Black Youth Overrepresented Among Felony Arrests in California
As a whole, California’s juvenile felony arrest rate declined by 65% between 1998 and 2014, according to updated data on Kidsdata. All counties with available data saw declines during this period. Still, Black youth continue to be disproportionately represented in the juvenile justice system, both statewide and nationally.
Black youth in California are arrested at a rate that is higher than expected, given their representation in the population. In 2014, Black youth accounted for nearly one-fourth of all juvenile felony arrests in the state, though they made up only 5% of the state's child population.
Between 1998-2014, California’s Black child population dropped by one-third. Yet during that same time period, the percentage of felony arrests involving this population grew by 18%. Arrest data for White and Latino children more closely mirror their proportion of the state’s population (arrest data for other demographic groups are not available at this time).
In 2014, Black youth in California had felony arrest rates that were more than four times that of Latino youth, and more than six times that of White youth. And that gap has widened over time. Specifically, 50 of every 1,000 Black youth were arrested for felonies in 1998, but that was only two times the rate of Latino youth, and three times the rate of White youth.
Youth who come in contact with the juvenile justice system tend to be at increased risk for substance use and dependency, dropping out of school, early pregnancy, and injury. Youth who have been detained have higher rates of attempted suicide and psychiatric disorders than youth in the general population.
Research has identified a number of risk factors for juvenile crime. A history of maltreatment, significant educational challenges, poverty, separation from family members, parental incarceration, exposure to violence in the home and community, mental illness, and substance use or dependency each are related to an increased likelihood of involvement with the juvenile justice system.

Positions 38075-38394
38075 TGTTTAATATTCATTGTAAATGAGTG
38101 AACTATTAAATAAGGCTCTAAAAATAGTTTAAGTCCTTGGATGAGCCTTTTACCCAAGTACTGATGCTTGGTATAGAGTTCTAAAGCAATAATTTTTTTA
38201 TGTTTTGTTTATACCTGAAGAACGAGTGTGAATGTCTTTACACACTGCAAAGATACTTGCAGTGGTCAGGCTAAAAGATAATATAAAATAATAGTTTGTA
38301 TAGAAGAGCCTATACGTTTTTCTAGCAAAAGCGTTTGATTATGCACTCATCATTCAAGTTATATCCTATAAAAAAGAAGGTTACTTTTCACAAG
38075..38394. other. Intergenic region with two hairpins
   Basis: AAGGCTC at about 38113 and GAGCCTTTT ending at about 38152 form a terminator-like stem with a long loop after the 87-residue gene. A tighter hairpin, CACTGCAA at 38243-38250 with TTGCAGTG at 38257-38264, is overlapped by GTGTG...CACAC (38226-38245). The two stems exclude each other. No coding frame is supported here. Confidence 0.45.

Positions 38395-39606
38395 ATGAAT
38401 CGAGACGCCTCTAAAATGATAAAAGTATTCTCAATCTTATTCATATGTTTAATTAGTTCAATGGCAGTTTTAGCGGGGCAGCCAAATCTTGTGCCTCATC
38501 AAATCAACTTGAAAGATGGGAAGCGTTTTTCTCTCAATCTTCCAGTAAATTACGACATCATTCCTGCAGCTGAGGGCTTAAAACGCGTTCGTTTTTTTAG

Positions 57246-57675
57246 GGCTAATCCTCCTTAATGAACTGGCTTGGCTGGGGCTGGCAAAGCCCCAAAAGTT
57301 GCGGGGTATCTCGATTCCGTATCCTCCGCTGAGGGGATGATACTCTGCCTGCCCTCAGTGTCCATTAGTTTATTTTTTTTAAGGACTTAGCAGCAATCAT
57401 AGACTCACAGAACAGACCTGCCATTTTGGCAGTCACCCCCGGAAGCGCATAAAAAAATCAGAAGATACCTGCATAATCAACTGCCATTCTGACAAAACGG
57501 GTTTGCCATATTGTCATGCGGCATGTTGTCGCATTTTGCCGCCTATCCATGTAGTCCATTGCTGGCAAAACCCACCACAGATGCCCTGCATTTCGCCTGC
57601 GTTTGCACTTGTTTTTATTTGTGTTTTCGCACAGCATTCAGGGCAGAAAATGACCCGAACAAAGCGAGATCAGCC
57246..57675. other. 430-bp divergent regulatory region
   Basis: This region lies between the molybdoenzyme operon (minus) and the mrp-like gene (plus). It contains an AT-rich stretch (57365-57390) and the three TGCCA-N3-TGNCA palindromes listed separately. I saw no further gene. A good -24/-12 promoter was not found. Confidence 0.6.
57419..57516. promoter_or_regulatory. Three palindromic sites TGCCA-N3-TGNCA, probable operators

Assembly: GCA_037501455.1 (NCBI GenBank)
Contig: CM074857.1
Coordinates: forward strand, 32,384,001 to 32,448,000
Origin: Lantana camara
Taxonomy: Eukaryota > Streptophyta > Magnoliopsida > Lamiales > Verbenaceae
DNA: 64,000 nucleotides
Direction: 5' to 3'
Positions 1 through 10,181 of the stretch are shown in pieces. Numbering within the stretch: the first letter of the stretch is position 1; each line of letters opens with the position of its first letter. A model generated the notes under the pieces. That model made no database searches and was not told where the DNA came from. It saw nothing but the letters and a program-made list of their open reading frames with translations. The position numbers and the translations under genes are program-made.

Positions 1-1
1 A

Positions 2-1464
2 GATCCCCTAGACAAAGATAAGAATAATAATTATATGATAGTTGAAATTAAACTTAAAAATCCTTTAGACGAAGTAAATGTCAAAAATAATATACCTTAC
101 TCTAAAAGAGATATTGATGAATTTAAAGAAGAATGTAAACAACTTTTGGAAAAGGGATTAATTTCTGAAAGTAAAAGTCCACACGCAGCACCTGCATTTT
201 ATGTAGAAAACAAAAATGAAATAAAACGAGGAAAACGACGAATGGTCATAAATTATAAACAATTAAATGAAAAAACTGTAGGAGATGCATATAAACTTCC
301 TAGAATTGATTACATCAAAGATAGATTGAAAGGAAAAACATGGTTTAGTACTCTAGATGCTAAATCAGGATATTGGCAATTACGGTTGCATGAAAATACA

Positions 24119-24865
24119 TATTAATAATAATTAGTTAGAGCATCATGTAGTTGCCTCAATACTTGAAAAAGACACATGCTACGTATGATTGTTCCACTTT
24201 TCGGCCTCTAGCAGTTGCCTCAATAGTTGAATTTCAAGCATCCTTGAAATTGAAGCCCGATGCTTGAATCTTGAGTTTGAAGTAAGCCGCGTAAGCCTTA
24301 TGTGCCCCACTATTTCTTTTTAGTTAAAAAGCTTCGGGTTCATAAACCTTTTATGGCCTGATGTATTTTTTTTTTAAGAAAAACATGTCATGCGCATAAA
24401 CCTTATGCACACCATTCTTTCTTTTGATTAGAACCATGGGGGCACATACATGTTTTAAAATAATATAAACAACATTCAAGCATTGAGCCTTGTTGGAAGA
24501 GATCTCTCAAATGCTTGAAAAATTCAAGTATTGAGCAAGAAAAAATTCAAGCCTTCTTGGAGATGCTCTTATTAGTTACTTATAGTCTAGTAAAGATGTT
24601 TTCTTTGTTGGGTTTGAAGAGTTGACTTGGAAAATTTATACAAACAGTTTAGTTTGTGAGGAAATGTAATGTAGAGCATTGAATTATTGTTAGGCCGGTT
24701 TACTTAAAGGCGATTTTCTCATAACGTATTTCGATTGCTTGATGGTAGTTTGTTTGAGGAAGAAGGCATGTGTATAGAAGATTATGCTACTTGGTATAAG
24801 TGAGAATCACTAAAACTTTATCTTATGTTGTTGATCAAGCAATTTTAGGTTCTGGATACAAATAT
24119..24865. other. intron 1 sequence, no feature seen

Policymakers within the justice, social services, and education systems can play a role in improving the way society addresses juvenile crime. Steps should be taken to address the mental health needs of juvenile offenders by offering cognitive behavioral therapy, behavioral programs, group counseling, mentoring, and assistance in graduating high school—all in a culturally congruent way (PDF). Furthermore, better policies can be implemented to decrease the likelihood of committing additional offenses, and to assist with rehabilitation and re-entry following release from detention.
Fight Crime: Invest in Kids—California
National Center for Youth Law: Juvenile Justice
"We Ain't Crazy! Just Coping With a Crazy System" Pathways into the Black Population for Eliminating Mental Health Disparities (PDF), California Dept. of Mental Health
An Impact Evaluation of Three Strategies Created to Reduce Disproportionate Minority Contact and the Detention Population, U.S. Dept. of Justice, Office of Juvenile Justice and Delinquency Prevention
Breaking Schools’ Rules: A Statewide Study of How School Discipline Relates to Students’ Success and Juvenile Justice Involvement, Council of State Governments Justice Center and Public Policy Research Institute
The Prevalence of Adverse Childhood Experiences (ACE) in the Lives of Juvenile Offenders, Journal of Juvenile Justice
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Juvenile Felony Arrest Rate, by Race/Ethnicity